Autodesk Honors Terra Nova, Glencoe High School Students as April Inventor of the Month
Robotics have long been the mainstay of factories and labs, but their surge in popularity is evident in our classrooms and homes too. For Inspiration and Recognition of Science and Technology (FIRST) Robotics, a non-profit whose mission is to inspire young people, is one reason for this popularity. The non-profit brings together more than 65,000 high-school age students annually to create local robotics teams. The teams build a robot – with the help of professional mentors – with the goal of competing at the FIRST Robotics Championship April 24-27.
Autodesk is honoring two 2013 FIRST teams: Team 6002, The Basilisks from Terra Nova High School in Pacifica, Calif., and Team 4488, Shockwave from Glencoe High School in Hillsboro, Ore. as its April Inventor of the Month. Both teams used Autodesk Inventor software to design their award-winning robots and successfully advance to the world championship.
“Inventor helped us know our robot was going to work before we actually built it, and that is key when you’re doing this kind of precision work,” said Quentin Luvaas, a high school senior who serves as student mentor on the Glencoe team. “We were always sure to upload any parts we made into Inventor first to be sure they were compatible with the robot. Inventor gave us a better idea of how the whole system was coming together.”
The Basilisks, Shockwave and hundreds of other FIRST Robotic teams receive free access to Autodesk software via the Autodesk Education Community, which provides students and educators with everything from personal design apps to professional-grade software. By leveraging the powerful modeling capabilities within Inventor, along with the knowledge of Autodesk employee mentors, both teams were able to finalize their robots while saving time and materials costs.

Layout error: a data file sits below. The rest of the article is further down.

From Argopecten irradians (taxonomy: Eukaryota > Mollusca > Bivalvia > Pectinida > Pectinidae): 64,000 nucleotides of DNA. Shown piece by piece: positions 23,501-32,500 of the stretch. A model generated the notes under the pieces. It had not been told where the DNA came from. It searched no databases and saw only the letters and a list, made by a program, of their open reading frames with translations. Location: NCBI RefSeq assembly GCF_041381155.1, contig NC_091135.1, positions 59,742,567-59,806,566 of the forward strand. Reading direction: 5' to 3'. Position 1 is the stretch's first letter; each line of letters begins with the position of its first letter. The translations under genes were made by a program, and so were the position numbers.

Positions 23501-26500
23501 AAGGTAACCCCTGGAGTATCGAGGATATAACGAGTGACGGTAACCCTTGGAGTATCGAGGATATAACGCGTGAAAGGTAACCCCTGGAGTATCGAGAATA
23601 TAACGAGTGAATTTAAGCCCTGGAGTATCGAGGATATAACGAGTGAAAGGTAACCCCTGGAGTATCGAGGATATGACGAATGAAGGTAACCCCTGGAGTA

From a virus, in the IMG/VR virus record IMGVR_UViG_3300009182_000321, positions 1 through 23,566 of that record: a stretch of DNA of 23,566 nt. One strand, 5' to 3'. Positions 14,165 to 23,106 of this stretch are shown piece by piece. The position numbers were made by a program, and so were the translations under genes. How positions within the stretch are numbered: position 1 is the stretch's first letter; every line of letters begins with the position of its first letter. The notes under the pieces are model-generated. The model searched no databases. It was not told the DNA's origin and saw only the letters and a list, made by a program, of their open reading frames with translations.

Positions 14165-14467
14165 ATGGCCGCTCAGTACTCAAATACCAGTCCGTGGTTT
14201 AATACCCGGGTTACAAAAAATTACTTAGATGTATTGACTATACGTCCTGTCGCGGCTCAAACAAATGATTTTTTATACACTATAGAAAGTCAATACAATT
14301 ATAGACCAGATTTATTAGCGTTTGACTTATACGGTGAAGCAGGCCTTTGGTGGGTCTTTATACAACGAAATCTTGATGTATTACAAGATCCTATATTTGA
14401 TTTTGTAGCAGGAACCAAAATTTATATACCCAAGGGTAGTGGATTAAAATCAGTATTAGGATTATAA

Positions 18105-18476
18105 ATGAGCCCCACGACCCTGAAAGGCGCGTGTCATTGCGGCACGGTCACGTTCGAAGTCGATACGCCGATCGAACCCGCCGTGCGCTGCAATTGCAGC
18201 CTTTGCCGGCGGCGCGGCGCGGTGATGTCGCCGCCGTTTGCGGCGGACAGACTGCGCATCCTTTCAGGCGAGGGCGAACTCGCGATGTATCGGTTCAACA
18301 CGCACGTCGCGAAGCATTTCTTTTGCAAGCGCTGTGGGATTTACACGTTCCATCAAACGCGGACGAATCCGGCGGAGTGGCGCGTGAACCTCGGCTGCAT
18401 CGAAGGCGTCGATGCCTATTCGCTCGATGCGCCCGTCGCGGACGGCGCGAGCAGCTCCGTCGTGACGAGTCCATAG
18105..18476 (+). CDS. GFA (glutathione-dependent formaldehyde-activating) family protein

Kjersti Chippindale, a high school senior and Terra Nova team mentor, explained that, by using Inventor, the Terra Nova team estimates it saved about 10 days of production time and hundreds of dollars in materials costs. She added that the team also leveraged the animation capabilities within Inventor to communicate the complexity of design inside the robot when that work wasn’t visible from looking at the robot itself. An animation featuring the robot in action can be found here.
“You have to work under many more restrictions and build within the size and material limits for FIRST, and Inventor really helped us design when we got into more complex ideas and were customizing different materials,” said Chippindale. “As the robot becomes more complex, people don’t know what’s going on inside. Inventor allows us to open up the robot and make changes to the areas we can’t see.”
Autodesk is a GOLD sponsor of FIRST Robotics, as well as sponsor of the Mentor Breakfast that will take place during this year’s championship in St. Louis. The Autodesk Lake Oswego, Ore., office also hosts the FIRST Oregon regional event where the Glencoe team competed to advance to the world
championship. To learn more about Autodesk’s offerings for mentors and students, visit Autodesk.com/FIRST.
“It’s a thrill for us to share in the FIRST experience with these inspiring students who represent the next generation of designers and engineers,” said Robert “Buzz” Kross, senior vice president, Design, Lifecycle and Simulation at Autodesk. “Congratulations to both of these stand-out teams on advancing to the world championship.”